5. 5. 1.2Difference Between Definitions HRM, Personnel and IR Practices HRM Personnel Management Industrial Relationship Human resource management Personnel Management is thus Industrial is concerned with the basically development administrative multidisciplinary and record-keeping function, at the studies implementation strategies, of with the are Management corporate maintain attempts fair terms is field a that employment people operational level. Personnel relationship. which integrated an relation Industrial to relations is increasingly being and called employment relations strategies, and ensures that the conditions of employment, or employee relations because culture, values and structure of while the same the organization, quality, and motivation at the efficiently and personnel commitment of its members individual contribute fully achievement of to its time, of the importance of non- managing industrial activities departments for relationship employment (Delery, J.E, etc. 1998) the (Boxall, P.F,1992) goals (Barney, J.B, 1991) Unilever Performs the Unilever Sustainable Living Plans for trainings, customers, suppliers consult and experts arranges different Unilever always focuses to seminars and maintain a good relationship with provides the proper guideline between the labor union and for to increase the performance of the management. efficient and smooth supply- their employees. chain relationship. 5
  6. 6. 1.3Development of Strategic Approaches of HRM and its Implication on Employees The whole approach toward HRM has undergone a sea of change over the years and iscontinuing to do so. In the initial stages, HRM, guided by humanistic considerations, wasseen as a philosophy that development of people in an organization is a prime responsibilityof management. This approach took the view that human beings should not be seen as aresource rather employee development is the responsibility of the employer. Unilever alwaysfocuses to maintain a sound HR policy that will help this organization to enhance theemployee performance and their productivity. The following strategies can be of more use to the line managers of Unilever to cope with its organization goal. Knowledge Management Knowledge Management is any process or practice of creating, acquiring, capturing, sharingand using knowledge wherever it resides to enhance learning, productivity and performancein organization. HRM policies focuses on developing the firm-specific knowledge and skillsthat are the result of organizational learning processes. Reward Management: HRM policies aim to engage motivation, job engagement and commitment by introducingpolicies and procedures that will ensure that people are rewarded and valued for what they doand achieve for the levels of skills and competence they reach. Employee Relations: This HR policy aims to create an environment where harmonious and productiverelationships can be maintained through partnership between management and employeesand their trade union. Meeting Diverse Needs: HRM aims to develop and implement policies that balance and adapt to the needs of itsstakeholders and provide the management of diverse work force taking into account 6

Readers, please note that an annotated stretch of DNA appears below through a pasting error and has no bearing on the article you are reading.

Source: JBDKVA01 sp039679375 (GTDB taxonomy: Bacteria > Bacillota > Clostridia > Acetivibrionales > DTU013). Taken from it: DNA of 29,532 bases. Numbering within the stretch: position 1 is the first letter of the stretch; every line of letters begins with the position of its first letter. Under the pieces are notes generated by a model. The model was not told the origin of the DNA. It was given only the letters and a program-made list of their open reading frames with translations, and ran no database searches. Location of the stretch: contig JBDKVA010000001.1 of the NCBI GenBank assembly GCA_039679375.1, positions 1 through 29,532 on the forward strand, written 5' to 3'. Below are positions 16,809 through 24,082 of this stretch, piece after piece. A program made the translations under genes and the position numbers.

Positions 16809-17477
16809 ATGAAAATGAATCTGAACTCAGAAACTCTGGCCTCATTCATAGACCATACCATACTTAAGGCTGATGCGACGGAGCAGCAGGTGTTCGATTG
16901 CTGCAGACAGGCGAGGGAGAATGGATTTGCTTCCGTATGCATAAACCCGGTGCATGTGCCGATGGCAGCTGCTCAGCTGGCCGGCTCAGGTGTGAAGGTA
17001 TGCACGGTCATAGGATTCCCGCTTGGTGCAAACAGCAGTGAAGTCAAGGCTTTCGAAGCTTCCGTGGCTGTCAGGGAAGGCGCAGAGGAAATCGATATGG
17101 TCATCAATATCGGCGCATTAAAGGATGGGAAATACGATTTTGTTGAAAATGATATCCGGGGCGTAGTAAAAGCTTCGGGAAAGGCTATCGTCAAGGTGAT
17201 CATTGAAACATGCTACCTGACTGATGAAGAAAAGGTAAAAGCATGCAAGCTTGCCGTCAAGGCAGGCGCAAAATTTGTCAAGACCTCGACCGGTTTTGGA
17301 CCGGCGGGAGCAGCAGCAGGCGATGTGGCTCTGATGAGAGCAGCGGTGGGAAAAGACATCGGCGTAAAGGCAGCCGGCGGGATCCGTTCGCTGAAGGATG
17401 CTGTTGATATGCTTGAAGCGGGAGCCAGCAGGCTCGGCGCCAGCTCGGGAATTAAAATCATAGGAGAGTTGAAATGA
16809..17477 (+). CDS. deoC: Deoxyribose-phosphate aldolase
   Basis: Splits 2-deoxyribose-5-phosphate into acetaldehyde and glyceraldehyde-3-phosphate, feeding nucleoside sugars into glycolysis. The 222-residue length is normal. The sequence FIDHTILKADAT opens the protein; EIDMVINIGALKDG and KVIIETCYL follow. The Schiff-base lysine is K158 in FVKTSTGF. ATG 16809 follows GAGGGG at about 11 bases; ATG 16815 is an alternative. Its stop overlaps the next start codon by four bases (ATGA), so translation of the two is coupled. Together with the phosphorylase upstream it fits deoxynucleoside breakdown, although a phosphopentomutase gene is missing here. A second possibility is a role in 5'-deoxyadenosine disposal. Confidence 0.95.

7. 7. personalneeds, work style, individual and group differences in employment and ensuring equalopportunities for all. Task 2: Ways of Developing Flexibility within Work place 2.1 Atkinson’s Model Atkinson proposed a model of the flexible firm in 1984. In the flexible firm model flexibility is defined as functional, numerical and financial flexibility. Guest’s well-critiqued ‘recipe’ for high commitment management included the necessity for intrinsically rewarding work and job security Atkinson suggested a division of employees into two main groups, core and peripheral workers (Boxall, P,2003). Core Workforce: The core workforce is characterized by permanent, highly skilled employees with internal career paths. As a result, ‘core’ employees tend to experience a higher degree of job security with resources provided for training in firm-specific skills not readily bought in. This segment of the organization is characterized by functional forms of flexibility. Peripheral Workforce: Atkinson argues that the peripheral workforce is associated with the organization’s development of numerical flexibility. The key function or strategic aspect of this sector for the organization is the undertaking of day-to-day activities which are important but not vital to the organization. However, the peripheral workforce, as defined by Atkinson is more complex than originally thought. 7
  8. 8. 2.2 Types of Flexibility that Increases Productivity Flexible working gives employees flexibility on how long, where and when they work. Employees access flexible working through human resources policies, which usually require supervisory approval.According to Atkinson (1984) four types of flexibility can be used for bringing equilibrium in Unilever workforce. Functional Flexibility It allows employees to combine skills and competencies in order to increase their mobility across the various channels of production. Functional flexibility relies on extensive training and thus it is likely to be pursued when there is no longer a stable relationship between employees and the organization. Numerical Flexibility: It refers to the possibility of the organization to adapt the number of its labor on a short-notice, increasing or decreasing it as it sees fit Varying employee numbers can be achieved by hiring temporary agency workers and employing people on fixed-term contracts. Numerical flexibility is often related with limited employment security rights. Financial Flexibility: It is linked with efforts on behalf of the organization to reduce labor costs in order to protect profitability. To be applied, it requires partial use of temporal flexibility along with of cost savings that come from using through the adjustment of wage levels to reflect performance on individual, group or organizational levels Temporal Flexibility: It refers to shifting working hours so as to meet production demands. This can include things such as working overtime and spreading the working hours unevenly over a period of time depending on fluctuations in production. Part-time employment also might be used by the organization to face even tougher peaks in demand. 8